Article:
For 28 years, college lecturer Monamma Kokkad commuted between Kottayam and Ernakulam (in Kerala) every day. She enjoyed the journey and made many friends along the way but had one grouse: she couldn't stand it when people smoked in the general compartment. She usually suffered in silence but sometimes spoke up. “But the standard response was that it was their right to smoke,” recalls Kokkad. “And I thought, what about the rights of those who didn't smoke?”
So, in July 1998, Kokkad filed a public interest litigation in the Kerala High Court, demanding a ban on smoking in public places. She made her argument and also attached the results of a survey done around that time in Kerala which found that 75 per cent of lung cancer patients were smokers. “But I had little hope of a favourable verdict,” admits Kokkad.
Exactly one year later, she was dragged out of her classroom by reporters who told her that Justice Narayana Kurup had just banned smoking in public places in Kerala. The verdict, the first of its kind in India, made her a minor celebrity. And made her plunge into public causes in a big way: she became a member of the state women's commission.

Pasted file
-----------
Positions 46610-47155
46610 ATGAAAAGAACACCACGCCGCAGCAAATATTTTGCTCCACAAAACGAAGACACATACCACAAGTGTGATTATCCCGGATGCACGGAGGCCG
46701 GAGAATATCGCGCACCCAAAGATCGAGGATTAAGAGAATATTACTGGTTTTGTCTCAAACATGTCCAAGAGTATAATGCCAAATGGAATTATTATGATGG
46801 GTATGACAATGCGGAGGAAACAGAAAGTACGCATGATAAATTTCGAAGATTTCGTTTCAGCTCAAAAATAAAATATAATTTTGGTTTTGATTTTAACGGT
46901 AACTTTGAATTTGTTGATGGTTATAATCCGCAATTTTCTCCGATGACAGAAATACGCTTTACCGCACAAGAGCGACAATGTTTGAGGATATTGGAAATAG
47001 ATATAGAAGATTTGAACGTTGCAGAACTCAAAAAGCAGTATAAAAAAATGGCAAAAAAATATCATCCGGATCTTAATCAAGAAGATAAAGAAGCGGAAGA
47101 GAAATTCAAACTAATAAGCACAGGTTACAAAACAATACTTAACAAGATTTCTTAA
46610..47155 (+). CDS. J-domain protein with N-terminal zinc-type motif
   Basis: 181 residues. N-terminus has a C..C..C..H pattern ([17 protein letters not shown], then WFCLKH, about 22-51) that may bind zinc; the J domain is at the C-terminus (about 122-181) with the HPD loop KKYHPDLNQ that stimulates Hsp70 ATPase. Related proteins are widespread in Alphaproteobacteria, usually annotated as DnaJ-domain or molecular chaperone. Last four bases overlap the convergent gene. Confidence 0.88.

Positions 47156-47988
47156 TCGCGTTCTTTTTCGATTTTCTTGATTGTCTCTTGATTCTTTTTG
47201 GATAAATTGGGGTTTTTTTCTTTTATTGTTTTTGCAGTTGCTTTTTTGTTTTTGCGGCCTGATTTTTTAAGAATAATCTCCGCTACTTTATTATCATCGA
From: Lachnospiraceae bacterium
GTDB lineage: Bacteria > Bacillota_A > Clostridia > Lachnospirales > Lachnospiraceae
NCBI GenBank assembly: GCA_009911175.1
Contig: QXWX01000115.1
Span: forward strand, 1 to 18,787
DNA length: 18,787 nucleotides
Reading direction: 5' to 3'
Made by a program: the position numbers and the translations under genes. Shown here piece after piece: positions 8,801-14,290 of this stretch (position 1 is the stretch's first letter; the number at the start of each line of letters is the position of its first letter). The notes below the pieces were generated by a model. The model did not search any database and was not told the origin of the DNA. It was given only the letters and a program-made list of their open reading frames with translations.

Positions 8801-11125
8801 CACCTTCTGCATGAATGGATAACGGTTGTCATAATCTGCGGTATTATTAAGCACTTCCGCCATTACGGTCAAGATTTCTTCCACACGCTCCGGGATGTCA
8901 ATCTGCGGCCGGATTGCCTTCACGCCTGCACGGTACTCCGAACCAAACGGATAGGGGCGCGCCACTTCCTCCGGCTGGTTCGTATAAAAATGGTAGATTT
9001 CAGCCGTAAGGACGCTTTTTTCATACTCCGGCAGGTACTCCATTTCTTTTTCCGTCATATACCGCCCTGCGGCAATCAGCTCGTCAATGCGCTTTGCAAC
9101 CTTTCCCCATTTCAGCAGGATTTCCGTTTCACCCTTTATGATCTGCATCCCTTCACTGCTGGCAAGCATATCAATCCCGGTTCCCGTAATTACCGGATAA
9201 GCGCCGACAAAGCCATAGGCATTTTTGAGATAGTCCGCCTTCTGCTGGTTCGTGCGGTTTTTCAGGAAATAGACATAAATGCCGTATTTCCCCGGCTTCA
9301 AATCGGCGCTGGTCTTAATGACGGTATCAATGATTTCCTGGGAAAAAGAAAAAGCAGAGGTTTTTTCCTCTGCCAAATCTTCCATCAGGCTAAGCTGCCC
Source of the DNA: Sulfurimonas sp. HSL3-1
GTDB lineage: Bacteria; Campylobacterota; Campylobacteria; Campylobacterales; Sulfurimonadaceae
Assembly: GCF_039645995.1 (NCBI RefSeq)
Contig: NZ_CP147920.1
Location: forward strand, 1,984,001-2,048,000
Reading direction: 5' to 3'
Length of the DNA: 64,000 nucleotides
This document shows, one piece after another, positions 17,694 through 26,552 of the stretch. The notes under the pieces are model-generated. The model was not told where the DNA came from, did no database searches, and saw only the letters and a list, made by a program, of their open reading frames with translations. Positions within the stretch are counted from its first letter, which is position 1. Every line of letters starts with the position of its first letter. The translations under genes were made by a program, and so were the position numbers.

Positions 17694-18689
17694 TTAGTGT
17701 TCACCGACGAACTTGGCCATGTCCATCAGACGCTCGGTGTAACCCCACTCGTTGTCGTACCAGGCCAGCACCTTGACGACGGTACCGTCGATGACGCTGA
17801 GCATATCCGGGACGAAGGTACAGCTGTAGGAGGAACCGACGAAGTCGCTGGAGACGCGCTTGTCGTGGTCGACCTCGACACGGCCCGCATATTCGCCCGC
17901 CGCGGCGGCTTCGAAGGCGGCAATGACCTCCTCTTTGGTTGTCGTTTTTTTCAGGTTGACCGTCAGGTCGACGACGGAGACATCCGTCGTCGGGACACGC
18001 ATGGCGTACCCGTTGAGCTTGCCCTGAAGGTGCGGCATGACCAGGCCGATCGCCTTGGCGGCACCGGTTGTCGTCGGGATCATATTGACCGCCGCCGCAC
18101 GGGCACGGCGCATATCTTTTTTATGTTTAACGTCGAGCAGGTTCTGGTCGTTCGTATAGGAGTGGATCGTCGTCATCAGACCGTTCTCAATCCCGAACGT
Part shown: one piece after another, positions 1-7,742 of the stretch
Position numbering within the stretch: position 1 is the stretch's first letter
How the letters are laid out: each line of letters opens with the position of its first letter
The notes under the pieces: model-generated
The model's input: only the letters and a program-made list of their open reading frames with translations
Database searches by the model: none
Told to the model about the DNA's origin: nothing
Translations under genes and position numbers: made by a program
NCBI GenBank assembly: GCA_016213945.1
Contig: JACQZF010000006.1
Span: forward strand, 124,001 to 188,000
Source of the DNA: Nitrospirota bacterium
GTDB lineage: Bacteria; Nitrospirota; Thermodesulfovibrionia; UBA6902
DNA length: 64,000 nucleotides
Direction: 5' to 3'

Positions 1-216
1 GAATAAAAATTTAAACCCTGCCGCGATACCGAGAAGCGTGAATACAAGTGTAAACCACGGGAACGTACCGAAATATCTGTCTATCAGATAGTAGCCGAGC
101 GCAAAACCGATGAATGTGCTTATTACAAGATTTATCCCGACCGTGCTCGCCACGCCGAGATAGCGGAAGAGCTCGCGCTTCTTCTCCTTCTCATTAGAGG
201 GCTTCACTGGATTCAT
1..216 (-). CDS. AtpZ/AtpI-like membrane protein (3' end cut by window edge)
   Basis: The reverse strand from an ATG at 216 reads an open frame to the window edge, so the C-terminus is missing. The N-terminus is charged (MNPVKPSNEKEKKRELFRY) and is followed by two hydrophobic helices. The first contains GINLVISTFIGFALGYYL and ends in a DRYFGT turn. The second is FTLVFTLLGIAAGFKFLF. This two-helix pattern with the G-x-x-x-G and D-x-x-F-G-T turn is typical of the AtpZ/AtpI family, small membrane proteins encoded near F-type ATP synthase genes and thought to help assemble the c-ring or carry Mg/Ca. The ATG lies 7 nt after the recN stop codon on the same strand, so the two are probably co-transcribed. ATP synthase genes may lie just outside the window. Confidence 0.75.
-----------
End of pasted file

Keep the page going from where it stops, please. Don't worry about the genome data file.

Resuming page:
Did the ban work? “Initially, the police caught offenders. After a while, they simply looked the other way,” she says. “But people began to see cigarette smoking as shameful; there was huge awareness.”
Kokkad believes the national ban might go the same way. “They will try to enforce the ban but things will soon go back to square one,” she predicts. “The reason the government won't be serious about the ban is because it earns so much from cigarette sales.”